6. We therefore consider that it is an appropriate point in time to assess the position of victims within the criminal justice system.
7. This inspection will:
- examine whether the police forces and COPFS have, in their service provision, realised the strategic aims and objectives of the existing Scottish Strategy for Victims as far as it relates to them;
- examine whether those services currently provided by the police and COPFS meet the needs of victims;
- identify areas of good practice and assist in promulgation of these throughout Scotland;
- provide an update on progress of relevant previous inspection recommendations.
8. The inspection process is planned to be completed in four discrete phases. These are broadly defined as:-
- Phase 1 - summary crime 6 which does not result in court proceedings (eg the case dealt with by caution, warning letter, direct measure, no proceedings for any other reason…)
- Phase 2 - summary crime which results in court proceedings
- Phase 3 - more serious/solemn crime excluding sexual offences
- Phase 4 - sexual offences (to include inspection of the outcome of the COPFS "Review of the Investigation and Prosecution of Sexual Offences in Scotland" published in 2006 and the new Sexual Offences (Scotland) Act 2009
9. All phases will examine provision of services from first reporting of the crime, normally by the victim, to conclusion of the case (whether court proceedings or not) including notification of prisoner release, which may well be some substantial time after initial contact. They will consider the effectiveness and appropriateness of such services from the victim's perspective. Each phase will be reported as it is completed.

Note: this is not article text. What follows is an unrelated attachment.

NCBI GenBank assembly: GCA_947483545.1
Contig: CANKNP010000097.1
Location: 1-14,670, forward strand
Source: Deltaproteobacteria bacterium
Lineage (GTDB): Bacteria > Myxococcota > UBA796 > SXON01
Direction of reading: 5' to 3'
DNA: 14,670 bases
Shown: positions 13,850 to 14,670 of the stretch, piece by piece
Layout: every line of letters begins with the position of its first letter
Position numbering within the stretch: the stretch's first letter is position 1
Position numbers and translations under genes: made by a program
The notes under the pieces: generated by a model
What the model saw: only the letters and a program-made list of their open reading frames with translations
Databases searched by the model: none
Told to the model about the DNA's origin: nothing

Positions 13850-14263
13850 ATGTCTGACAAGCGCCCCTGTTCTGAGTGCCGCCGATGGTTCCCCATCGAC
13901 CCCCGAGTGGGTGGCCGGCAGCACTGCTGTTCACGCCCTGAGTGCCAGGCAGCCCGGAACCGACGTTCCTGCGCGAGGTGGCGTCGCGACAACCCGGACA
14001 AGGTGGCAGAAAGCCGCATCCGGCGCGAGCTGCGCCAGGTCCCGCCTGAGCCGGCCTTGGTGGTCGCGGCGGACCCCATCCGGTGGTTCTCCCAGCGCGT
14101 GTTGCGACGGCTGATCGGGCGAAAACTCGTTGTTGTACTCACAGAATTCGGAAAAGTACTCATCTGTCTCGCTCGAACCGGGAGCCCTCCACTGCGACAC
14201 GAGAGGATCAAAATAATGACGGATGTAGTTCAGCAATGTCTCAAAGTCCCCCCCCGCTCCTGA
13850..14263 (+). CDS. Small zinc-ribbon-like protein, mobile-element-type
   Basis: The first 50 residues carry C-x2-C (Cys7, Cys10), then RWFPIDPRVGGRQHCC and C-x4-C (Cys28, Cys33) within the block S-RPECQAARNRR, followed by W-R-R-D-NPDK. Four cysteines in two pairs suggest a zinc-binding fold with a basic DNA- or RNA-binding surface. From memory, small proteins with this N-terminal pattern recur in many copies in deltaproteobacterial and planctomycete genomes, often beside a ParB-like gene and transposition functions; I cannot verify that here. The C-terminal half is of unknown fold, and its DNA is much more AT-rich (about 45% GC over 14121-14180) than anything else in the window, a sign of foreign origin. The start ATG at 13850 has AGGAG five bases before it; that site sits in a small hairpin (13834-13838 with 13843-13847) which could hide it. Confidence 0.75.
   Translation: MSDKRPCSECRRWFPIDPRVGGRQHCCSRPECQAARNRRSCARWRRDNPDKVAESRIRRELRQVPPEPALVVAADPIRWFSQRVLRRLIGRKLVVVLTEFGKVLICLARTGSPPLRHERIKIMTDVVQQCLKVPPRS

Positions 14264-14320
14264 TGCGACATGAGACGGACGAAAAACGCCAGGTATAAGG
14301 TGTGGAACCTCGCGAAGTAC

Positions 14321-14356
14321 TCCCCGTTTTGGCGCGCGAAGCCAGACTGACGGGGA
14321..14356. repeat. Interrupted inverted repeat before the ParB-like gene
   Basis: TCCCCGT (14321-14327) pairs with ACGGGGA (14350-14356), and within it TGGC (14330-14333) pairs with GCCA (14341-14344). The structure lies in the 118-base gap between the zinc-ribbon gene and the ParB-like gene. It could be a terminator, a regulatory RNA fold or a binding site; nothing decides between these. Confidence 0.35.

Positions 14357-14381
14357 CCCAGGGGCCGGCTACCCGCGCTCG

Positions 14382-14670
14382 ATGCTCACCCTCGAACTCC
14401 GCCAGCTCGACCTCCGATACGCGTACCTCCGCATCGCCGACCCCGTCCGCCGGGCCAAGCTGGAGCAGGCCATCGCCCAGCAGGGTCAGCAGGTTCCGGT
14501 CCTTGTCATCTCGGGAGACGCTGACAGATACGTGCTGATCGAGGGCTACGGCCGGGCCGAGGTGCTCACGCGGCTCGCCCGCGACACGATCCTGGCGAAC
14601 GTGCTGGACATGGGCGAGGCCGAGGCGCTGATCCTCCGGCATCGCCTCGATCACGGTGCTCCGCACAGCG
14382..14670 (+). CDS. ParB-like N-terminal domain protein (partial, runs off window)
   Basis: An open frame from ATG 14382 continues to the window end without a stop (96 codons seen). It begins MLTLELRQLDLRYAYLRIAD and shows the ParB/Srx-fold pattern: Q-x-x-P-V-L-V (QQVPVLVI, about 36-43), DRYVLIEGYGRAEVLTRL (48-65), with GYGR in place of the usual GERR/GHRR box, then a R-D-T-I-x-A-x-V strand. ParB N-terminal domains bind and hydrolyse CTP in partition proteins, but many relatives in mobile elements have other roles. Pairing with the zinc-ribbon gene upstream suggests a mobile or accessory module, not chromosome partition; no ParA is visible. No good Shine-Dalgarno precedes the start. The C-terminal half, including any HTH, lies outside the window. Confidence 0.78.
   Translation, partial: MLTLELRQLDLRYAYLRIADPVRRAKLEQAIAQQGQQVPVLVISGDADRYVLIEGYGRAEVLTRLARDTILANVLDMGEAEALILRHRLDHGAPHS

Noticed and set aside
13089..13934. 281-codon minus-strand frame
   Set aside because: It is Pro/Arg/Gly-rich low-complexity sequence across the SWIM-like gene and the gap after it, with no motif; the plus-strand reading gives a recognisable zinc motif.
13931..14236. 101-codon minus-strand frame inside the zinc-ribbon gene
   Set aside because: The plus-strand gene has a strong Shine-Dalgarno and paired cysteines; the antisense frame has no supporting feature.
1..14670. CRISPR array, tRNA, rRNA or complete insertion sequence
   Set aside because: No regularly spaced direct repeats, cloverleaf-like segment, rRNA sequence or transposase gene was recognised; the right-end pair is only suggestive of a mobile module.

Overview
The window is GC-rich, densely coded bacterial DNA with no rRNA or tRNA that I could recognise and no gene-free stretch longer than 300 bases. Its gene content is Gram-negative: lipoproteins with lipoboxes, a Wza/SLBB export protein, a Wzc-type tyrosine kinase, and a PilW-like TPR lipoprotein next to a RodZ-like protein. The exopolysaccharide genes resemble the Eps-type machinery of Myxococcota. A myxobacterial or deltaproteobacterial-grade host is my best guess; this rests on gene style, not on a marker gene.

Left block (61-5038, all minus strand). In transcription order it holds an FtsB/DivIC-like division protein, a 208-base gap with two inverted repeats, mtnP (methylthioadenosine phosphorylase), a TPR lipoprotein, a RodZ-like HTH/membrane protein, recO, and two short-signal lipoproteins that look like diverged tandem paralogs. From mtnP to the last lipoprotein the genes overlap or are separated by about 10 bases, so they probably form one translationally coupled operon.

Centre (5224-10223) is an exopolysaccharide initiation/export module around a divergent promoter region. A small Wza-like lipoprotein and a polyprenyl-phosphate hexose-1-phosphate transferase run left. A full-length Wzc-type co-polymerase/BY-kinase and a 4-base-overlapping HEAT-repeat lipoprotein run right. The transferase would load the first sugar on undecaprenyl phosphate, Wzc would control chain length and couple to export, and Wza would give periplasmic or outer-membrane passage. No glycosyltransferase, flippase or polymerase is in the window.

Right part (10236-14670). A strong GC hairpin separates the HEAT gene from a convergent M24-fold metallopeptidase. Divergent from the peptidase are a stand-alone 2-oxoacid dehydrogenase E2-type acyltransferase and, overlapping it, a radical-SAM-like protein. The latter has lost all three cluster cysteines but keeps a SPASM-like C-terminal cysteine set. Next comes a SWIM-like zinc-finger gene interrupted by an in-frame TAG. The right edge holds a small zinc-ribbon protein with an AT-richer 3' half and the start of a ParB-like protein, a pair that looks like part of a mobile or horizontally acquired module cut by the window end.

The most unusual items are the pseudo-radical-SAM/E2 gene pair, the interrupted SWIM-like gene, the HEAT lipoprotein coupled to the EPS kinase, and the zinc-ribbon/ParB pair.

10. Our inspection methodology is aligned with the Business Excellence Model of the European Foundation for Quality Management ( EFQM). Our investigations and evidence gathering for this report were carried out under the following EFQM headings:
- Policy and Strategy
- Partnership and Resources
- Results (people/societal/key performance)
and our report is written under these headings.
Our methodology included the following elements carried out predominantly in the spring and summer of 2010 :
- we carried out desk research examining current (and former) policies of Scottish Government, ACPOS, police forces and COPFS relating to their treatment of victims.
- we examined current strategic statements issued by the Scottish Government, ACPOS, police forces and COPFS relating to their treatment of victims.
- we considered the results of published research including the 2009 Scottish Crime and Justice Survey ( SCJS) 7.
- we considered previous inspection reports including recommendations, made by HMICS and IPS as far as these related to treatment of victims.
- we contacted a substantial number of key organisations or 'stakeholder groups' intimating the scope and nature of the inspection and inviting written submissions.